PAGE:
Gladiator: one who engages in any kind of spirited contest 

 
USS Gladiator (MCM-11)
Named for the ancient gladiators in Rome who fought with great skill and competed using various weapons of war. 

Current USS Gladiator

USS Gladiator (MCM-11) is the eleventh mine countermeasures (MCM) ship of the Avenger class. Gladiator was laid down 7 May 1990 by Peterson Builders, Sturgeon Bay, Wisconsin and commissioned 18 September 1993 with LCDR Christopher David Noble as the commanding officer.

In 1994 USS Gladiator completed sea trials and workups. Upon completions she made preparations to get underway for a six month deployment (MCM EURO 95) and the major exercise "Blue Harrier."

In 1995 USS Gladiator participated in NATO exercises "Blue Harrier '95", "Tridente '95" and went on her scheduled MCM EURO 95 deployment. During Blue Harrier, Gladiator was diverted to participate in the first port visit to St. Petersburg, Russia for over 20 years. In November 1995, During Operation "Drumstick '95", USS Gladiator became the first MCM since the Persian Gulf War, to participate in airborne MCM operations.

In 1996 USS Gladiator participated in participate in many tests and exercises including Joint Task Force Exercise (JTFX) 97-1.

In November 1999 USS Gladiator was directed to assist the USS Shrike (MHC 63) which had experienced engine difficulties and was adrift approximately 150 miles northeast of Ingleside, Texas. With sixty-five percent of the crew onboard, Gladiator sailed out of Naval Station Ingleside into the Gulf of Mexico and brought the Shrike back to safety.

In 2003 Gladiator deployed and participated in exercises such as GOMEX 03. In 2004 Gladiator was selected as the test platform for a new design in magnetic influence sweeping gear, the CL-1454 coaxial magnetic tail.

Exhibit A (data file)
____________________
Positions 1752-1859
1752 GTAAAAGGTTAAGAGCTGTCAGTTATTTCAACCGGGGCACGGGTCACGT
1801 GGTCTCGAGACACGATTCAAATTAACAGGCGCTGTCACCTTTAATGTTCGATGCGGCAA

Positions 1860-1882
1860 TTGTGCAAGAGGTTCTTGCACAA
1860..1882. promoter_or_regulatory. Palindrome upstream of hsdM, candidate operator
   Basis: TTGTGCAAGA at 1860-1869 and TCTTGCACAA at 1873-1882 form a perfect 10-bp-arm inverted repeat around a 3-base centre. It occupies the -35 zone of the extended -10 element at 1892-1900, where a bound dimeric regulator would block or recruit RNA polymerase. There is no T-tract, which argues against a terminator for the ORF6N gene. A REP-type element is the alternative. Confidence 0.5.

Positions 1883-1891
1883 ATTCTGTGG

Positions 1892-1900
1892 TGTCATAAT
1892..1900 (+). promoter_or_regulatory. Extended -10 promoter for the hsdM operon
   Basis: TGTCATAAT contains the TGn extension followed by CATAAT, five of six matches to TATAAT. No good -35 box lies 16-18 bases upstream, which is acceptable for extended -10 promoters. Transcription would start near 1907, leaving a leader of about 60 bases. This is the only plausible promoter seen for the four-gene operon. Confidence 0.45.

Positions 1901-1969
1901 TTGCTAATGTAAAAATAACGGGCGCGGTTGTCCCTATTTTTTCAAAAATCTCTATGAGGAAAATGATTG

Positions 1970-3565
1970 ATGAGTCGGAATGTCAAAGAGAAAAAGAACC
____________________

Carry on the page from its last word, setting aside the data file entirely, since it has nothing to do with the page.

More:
In 2007 Gladiator was transited in the submerged cargo hold of Military Sealift Command-chartered float-on/float-off ship MV Condock V from Ingleside, Texas, to Bahrain to avoid excess wear and tear on Gladiator’s engines. Since that time Gladiator operated in the U.S. 5th Fleet area of responsibility.

1st USS Gladiator

The first USS Gladiator was a tug built in 1876 at St. Mary's, Ga.; chartered from the Wilmington Towing Co., Wilmington, N.C.; commissioned 19 April 1918; and assigned to the 5th Naval District. On 20 August 1918 tug Emily B. owned by the same company, was substituted for Gladiator, and on 20 December 1918 Gladiator decommissioned and was returned to her owners.

2nd USS Gladiator

The second USS Gladiator (AM-319) was originally built as BAM-6, and was launched 7 May 1943 as AM-319 by the General Engineering & Drydock Co., Alameda, California and commissioned 25 February 1944 with Lt. Comdr. Robert W. Costello as the commanding officer.

USS Gladiator sailed from San Francisco in May 1944 with a convoy for Pearl Harbor and subsequently made four round trip escort voyages from Hawaii from 22 May-11 September 1944. Gladiator reached Ulithi on 12 November for patrol and escort duty. Gladiator sailed from Ulithi 19 March 1945 for combat at Okinawa.

While Vice Admiral Lee's battle ships bombarded Okinawa, Gladiator performed minesweeping operations and screening duties. On April 6 Gladiator was attacked by a Japanese bomber but with the help of four American fighters shot it down. Six days later another Japanese plane was splashed when Gladiator's automatic weapons brought it down. A third Japanese plane was shot down 22 April; but one Gladiator sailor was killed and five wounded by the plane's strafing. Gladiator operated off Okinawa until May when she took up convoy duty through June. In July 1945 Gladiator conducted minesweeping operations in the East China Sea, destroying six mines.

Gladiator reached San Francisco in December 1945 and was decommissioned in San Diego 4 October 1946 .

Recommissioned in February 1952 at Long Beach, Calif., Gladiator reached Wonsan, Korea, 27 October. She swept mines in those dangerous waters until returning to Sasebo in November. She divided her time between mine-sweeping operations at Wonsan, Inchon, and Hungnam until the spring of 1953.

Gladiator departed Sasebo 19 March 1953 and put in at Long Beach 10 April. She was decommissioned at Long Beach 15 March 1955. Redesignated MSF-319, Gladiator entered the reserve fleet berthed at Green Cove Springs, Fla. She was later transferred to the Pacific Reserve Fleet at San Diego, Calif. She remained in "mothballs" until 1973, when she was sold to Mexico and renamed Santos Delgollado.

Gladiator received two battle stars for World War II service.

For more detailed history on the second USS Gladiator visit the Navy Archive page at http://www.history.navy.mil/danfs/g5/gladiator-ii.htm.

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